Most anglers including yours truly never leave home without our trusty and reliable bucktails. I prefer Sproís 3/8 and Ĺ-ounce Prime Bucktail in either pink or chartreuse, but to be perfectly honest, all the colors of the Prime Bucktails work real well. When you are looking to match the hatch, Sproís got the unique jig head and the colors figured out. I also include a bucktail teaser 18 inches above the bucktail, preferring green or white. Whether you use the Fuzz-E-Grub or the bucktail rig, the jigs will produce a lot more effectively if you sweeten the hook with a spearing, sand eel or a strip of squid.

Speaking of natural bait, Captain John tells me that the old reliable Plain Jane consisting simply of nothing more than a spearing on a 2/0 or 3/0 Gamakatsu Octopus hook and a 2-ounce sinker is a smart way to go for a limit and will often fish as well as all else in the shallows. If you would like to substitute for the spearing, sand eels, killies and peanut bunker all make for a fine alternative.


When it comes to rods and reels, Capt. John prefers a medium class baitcaster outfit in the 10 to 17-pound class. John agrees itís slightly beefy for such shallow water, but the rods are great for a fast no nonsense hook-up. To add, these skinny water fluke cop a real bad attitude and are a much different beast compared to the ones caught in deep water. Therefore, we need the muscle and the agility in the rod to deal with these bad boys, exclaimed John. One of Johnís favorites is the 7-foot MB843 Graphite rod built by Capt. Neil Faulkner of Captain Neilís Custom Fishing Rods. The rod is rated in the 10 to 17-pound class with a fast taper action and is part of Capt. Neilís classicís, The Long Islander Series. Designed by Captain Neil, the MB843 is ideal to work bucktails from ľ to ĺ ounce on the flats, and solid enough to fish 3-ounce chrome balls in the 40 to 60-foot depth outside the inlet. Incidentally, all of the rods that are supplied by the Shinnecock Star are all Capt. Neilís Custom Fishing Rods, so you know you can fish them with trust and confidence. For those who prefer to bring their own outfits, it would be wise to follow suit with baitcasters in the 12 to 20-pound class.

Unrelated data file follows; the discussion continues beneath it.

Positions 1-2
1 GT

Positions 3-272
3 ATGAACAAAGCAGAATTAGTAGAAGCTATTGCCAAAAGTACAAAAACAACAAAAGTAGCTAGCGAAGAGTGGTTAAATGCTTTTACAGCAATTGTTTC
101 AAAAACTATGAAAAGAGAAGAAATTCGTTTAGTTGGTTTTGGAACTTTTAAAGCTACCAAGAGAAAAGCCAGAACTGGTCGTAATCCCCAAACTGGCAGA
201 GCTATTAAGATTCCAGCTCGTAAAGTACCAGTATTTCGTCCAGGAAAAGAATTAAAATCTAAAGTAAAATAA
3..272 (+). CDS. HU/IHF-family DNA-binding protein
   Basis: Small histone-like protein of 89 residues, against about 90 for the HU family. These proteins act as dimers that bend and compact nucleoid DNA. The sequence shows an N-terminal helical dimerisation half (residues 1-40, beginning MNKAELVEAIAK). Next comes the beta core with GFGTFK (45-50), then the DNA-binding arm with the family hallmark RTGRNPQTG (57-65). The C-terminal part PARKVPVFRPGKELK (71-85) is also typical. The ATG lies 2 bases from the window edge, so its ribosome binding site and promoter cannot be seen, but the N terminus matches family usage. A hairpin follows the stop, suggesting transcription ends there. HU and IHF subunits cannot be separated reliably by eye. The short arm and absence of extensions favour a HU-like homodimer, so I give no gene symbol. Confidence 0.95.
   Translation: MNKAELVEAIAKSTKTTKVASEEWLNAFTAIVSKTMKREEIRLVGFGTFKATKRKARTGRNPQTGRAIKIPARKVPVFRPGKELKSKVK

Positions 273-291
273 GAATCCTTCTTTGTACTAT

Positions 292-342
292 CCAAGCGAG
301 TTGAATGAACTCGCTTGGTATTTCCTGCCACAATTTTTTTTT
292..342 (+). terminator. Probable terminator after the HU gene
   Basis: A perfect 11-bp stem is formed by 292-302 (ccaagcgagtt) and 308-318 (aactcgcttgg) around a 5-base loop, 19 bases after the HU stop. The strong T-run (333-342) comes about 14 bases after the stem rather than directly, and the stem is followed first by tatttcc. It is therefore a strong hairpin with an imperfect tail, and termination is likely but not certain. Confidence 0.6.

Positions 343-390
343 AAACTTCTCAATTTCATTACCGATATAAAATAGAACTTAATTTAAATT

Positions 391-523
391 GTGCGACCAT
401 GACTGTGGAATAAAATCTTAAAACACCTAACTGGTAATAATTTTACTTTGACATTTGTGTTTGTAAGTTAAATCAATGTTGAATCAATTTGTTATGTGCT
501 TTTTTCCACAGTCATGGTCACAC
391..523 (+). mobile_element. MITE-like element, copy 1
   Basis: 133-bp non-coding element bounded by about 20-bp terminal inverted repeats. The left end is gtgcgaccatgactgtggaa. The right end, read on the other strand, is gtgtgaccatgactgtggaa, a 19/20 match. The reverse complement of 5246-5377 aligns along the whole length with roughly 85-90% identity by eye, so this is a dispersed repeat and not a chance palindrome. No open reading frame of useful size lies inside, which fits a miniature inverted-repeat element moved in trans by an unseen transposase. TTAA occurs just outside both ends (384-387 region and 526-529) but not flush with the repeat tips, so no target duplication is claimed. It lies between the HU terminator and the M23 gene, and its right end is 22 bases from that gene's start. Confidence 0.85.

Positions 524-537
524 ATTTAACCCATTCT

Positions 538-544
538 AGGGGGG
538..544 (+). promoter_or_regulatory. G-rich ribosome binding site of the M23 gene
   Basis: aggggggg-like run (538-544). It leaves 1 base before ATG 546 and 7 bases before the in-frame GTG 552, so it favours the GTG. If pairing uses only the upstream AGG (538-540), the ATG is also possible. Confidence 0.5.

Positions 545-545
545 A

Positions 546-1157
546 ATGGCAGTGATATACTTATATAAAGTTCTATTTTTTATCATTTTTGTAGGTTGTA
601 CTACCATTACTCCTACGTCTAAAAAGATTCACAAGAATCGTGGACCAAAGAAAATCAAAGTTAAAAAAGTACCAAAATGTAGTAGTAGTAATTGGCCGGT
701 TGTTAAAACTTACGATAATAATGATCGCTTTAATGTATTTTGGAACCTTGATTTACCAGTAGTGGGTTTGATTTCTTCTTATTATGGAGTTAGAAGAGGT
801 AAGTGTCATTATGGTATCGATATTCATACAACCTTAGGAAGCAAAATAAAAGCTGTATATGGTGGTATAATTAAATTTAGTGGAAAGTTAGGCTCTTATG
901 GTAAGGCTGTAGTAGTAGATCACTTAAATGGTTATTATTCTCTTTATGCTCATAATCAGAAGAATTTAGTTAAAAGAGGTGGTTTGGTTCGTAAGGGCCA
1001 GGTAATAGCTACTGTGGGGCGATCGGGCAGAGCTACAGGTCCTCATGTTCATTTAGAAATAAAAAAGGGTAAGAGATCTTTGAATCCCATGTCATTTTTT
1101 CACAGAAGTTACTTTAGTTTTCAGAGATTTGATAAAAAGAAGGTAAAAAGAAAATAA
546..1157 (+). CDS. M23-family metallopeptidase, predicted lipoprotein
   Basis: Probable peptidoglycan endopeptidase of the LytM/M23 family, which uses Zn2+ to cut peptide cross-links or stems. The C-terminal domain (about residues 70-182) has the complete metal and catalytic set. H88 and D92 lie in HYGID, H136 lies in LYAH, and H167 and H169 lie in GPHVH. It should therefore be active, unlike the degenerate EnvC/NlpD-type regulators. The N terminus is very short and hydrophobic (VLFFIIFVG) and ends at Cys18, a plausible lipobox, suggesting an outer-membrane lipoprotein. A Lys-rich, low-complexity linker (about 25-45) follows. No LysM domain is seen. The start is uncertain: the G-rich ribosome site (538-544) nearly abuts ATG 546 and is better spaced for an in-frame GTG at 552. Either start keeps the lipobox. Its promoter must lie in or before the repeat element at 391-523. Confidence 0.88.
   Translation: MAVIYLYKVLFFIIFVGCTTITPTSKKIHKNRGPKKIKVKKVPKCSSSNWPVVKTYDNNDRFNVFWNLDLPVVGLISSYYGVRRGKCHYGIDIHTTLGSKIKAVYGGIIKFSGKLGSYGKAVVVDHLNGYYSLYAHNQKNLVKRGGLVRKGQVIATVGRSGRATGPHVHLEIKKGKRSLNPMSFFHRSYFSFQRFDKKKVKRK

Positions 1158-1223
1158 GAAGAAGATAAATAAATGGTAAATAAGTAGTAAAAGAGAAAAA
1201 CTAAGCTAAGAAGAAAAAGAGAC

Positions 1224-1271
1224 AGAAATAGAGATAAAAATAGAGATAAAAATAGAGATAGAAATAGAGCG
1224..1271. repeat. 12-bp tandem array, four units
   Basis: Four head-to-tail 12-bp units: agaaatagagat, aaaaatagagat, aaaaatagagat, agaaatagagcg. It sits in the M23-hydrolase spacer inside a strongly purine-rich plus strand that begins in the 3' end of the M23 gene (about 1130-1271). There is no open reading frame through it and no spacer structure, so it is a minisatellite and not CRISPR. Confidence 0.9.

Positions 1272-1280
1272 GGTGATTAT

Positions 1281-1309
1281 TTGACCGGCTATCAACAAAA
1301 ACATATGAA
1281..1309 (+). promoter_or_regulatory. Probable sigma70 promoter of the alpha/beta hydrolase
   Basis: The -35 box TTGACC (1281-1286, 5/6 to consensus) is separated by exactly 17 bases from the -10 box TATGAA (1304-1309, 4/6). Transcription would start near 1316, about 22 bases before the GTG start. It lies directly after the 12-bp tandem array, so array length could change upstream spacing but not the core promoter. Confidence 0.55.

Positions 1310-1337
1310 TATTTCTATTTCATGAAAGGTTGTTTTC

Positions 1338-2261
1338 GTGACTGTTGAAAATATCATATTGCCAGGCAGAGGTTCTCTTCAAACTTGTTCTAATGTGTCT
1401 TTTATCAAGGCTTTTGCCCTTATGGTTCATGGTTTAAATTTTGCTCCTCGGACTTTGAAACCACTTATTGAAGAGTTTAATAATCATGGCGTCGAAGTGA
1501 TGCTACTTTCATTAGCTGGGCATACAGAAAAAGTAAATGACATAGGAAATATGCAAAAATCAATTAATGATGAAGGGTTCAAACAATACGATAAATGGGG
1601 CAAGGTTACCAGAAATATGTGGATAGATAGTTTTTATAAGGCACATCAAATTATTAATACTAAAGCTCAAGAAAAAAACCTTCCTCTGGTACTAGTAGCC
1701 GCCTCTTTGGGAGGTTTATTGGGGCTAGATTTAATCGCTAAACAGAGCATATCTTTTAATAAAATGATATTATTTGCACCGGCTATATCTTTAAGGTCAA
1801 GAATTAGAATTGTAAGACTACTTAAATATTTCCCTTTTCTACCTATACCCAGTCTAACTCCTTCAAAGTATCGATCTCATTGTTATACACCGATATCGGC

Probably the biggest mistake Capt. John sees an angler make is pulling the bait away from the fluke after the first bite. Captain Johnís cardinal rule is thou shall not take away bait from an interested fluke. These fish like to maim their meal before going in for the kill and too often anglers reel in after feeling a strike to see if they have any bait left. This is a no-no. Youíll need to be a little suave and let them play with the bait for at least a half a minute. Be patient, and nine out of ten times youíll have that fish hooked. In addition, pay attention to your surroundings. Watch what the boat regulars are doing as they are up to snuff with the action. Always welcome the advice of the captain and crew and never ever make fun out of something being employed out of the ordinary. According to Capt. John, the angler with the first laugh is often the one with the last as many times those funky looking gismos take the pool money and high hook honors.

If you lack the experience of shallow water fluke fishing but always wanted to give it a whirl, or looking to do it the right way, then seek no further. Captain John and the crew will whip you into shape in no time. If tackle is a concern, fret not as Fuzzy, Bucky and Jane are always on board and are included in the fare as are Captain Neilís Custom Rods. Now blend these elements together and before long youíll be jigging like a star.

Fish the flats with small bucktails for aggressively feeding fluke.